“The people who are the hardest to love are the ones who need it the most.” ~ Peaceful Warrior
Have you ever dealt with broken promises before? Whatever happened to good old fashioned commitment? If you have, you will know that the experience can be quite a downer. It can leave you feeling frustrated, alone, and even sometimes abandoned.
If there’s someone in your life right now breaking promises and commitments left and right, I want you to know you’re not alone in your
problem – I face negative people as well and dealing with them is always a learning experience. While people can try to get you down, you’ve got a choice in how you react to them.
Listen, the only person we have total control over at all times is ourselves, so we may as well focus on what we CAN change instead of what we can’t (others actions).
While we can’t control people breaking promises to the US, we CAN learn to take these occasions in stride and promise to be the best US we can be.
Conflicts with commitment can arise with our spouse, parents, children, friends, coworkers, employees, bosses, or even with total strangers.
Commitment. That dreaded “C” word.
For many people, commitment means loss of freedom, obligatory suffering, fear of making the wrong decision, fear of financial ruin, and many other negative outcomes. While most people make (and break)
commitments all the time, few of us know what it means to live committed.
True commitment is a context we create to keep our promises REGARDLESS OF OUR CIRCUMSTANCES.
It is an unconditional pledge to ourselves and to others to live our
lives consistent with our word. It is a decision – in advance – to always rise above our thoughts, feelings, moods, and situations and to deal with any problem or conflict in a way that enhances, rather than diminishes, the quality of our relationships.
When problems occur during the course of our relationships, when commitments and promises are broken, each of us is triggered to respond in automatic ways. The question is, are we going to act on the basis of our triggered thoughts, feelings, moods, or beliefs,
or are we going to act in a manner that is consistent with our OWN word?
Unfortunately, when most people commit themselves to other people, they do so conditionally.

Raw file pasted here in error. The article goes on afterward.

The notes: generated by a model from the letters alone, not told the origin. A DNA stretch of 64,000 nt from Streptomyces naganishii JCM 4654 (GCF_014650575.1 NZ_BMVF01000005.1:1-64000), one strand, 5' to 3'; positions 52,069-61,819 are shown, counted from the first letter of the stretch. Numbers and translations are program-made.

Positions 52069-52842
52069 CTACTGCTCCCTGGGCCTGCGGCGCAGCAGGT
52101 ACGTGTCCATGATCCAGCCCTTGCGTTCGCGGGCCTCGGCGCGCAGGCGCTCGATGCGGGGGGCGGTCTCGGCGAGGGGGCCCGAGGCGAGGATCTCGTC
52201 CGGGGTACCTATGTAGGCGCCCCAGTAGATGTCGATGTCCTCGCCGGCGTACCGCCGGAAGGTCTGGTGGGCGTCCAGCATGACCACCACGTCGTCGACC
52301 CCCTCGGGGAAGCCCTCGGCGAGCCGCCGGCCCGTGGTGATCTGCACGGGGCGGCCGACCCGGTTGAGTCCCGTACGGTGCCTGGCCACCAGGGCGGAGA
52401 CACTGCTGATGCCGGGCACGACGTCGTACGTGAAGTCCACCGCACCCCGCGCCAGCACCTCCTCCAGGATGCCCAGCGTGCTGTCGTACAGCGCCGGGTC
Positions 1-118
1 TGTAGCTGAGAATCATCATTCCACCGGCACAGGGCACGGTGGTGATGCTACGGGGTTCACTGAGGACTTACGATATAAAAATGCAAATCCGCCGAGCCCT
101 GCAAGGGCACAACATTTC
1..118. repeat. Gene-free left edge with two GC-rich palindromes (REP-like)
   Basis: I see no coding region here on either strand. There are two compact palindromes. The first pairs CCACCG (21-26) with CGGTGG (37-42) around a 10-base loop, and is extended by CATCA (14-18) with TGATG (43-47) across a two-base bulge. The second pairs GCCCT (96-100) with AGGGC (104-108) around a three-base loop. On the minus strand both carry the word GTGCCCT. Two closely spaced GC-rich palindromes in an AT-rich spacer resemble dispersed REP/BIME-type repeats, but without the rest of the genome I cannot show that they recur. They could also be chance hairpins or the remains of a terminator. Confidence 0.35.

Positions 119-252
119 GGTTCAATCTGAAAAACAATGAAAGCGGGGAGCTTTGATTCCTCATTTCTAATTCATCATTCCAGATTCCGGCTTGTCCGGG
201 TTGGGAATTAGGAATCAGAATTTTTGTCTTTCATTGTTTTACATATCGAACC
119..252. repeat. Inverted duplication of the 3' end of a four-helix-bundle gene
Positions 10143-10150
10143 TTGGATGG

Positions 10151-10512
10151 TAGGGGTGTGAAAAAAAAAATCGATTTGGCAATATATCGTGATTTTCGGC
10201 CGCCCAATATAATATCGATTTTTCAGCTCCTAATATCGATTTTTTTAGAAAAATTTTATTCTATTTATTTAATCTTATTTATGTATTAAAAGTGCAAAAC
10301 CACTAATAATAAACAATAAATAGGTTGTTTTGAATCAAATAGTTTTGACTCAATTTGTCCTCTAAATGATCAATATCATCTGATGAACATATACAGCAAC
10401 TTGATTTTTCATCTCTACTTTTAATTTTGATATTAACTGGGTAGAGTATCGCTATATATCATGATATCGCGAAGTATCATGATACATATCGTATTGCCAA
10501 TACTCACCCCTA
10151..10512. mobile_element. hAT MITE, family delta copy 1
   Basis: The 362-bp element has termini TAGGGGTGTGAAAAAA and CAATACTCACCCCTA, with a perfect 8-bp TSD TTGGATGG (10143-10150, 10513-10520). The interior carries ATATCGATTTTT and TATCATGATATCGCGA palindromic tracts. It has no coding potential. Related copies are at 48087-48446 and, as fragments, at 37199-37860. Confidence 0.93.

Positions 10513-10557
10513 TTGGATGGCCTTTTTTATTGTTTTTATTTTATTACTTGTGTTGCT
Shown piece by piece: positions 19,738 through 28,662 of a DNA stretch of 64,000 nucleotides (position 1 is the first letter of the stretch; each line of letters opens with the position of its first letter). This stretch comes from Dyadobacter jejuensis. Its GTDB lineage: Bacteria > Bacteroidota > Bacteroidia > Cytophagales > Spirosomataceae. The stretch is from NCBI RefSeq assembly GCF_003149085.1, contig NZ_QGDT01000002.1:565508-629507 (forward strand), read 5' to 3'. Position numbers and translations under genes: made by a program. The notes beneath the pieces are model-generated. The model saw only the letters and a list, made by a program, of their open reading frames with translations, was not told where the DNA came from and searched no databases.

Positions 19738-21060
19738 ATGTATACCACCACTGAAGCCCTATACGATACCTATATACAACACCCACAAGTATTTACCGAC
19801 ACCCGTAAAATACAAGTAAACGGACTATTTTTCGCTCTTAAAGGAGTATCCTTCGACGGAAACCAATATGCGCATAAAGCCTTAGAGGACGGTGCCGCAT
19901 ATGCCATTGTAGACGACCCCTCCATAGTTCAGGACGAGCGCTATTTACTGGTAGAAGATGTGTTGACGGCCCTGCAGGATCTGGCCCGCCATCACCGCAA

What they really mean is: “I’ll remain true to my commitment as long as you remain true to yours, or as long as I feel good about my promises, or as long as nothing better comes along, or as long as we don’t have any major conflicts or difficulties.” Do we want to be that type of person? OR do we want to hold true to our own words, regardless of whether others do the same?
Commitment is so important for human beings because that’s all there is, in essence, to our relationships.
A relationship is a process that flows from the promises – and only
the promises – of each individual.
As long as we make intelligent, sincere promises to other people, and as long as we endeavor to honor these promises – NO MATTER WHAT HAPPENS – our relationships flourish. When we make foolish, naive, or insincere promises, or when we violate either the letter or the spirit of our commitments, our relationships tend to die because we destroy the very ground that gives them life. So truly, to have happy, successful, long-term relationships, you must conduct yourself in a manner that supports both you and other people. Keep your word, regardless of what others choose to do. Remain committed to yourself, your word, and your own personal growth and you will notice “disappointments” of others are much less noticeable.
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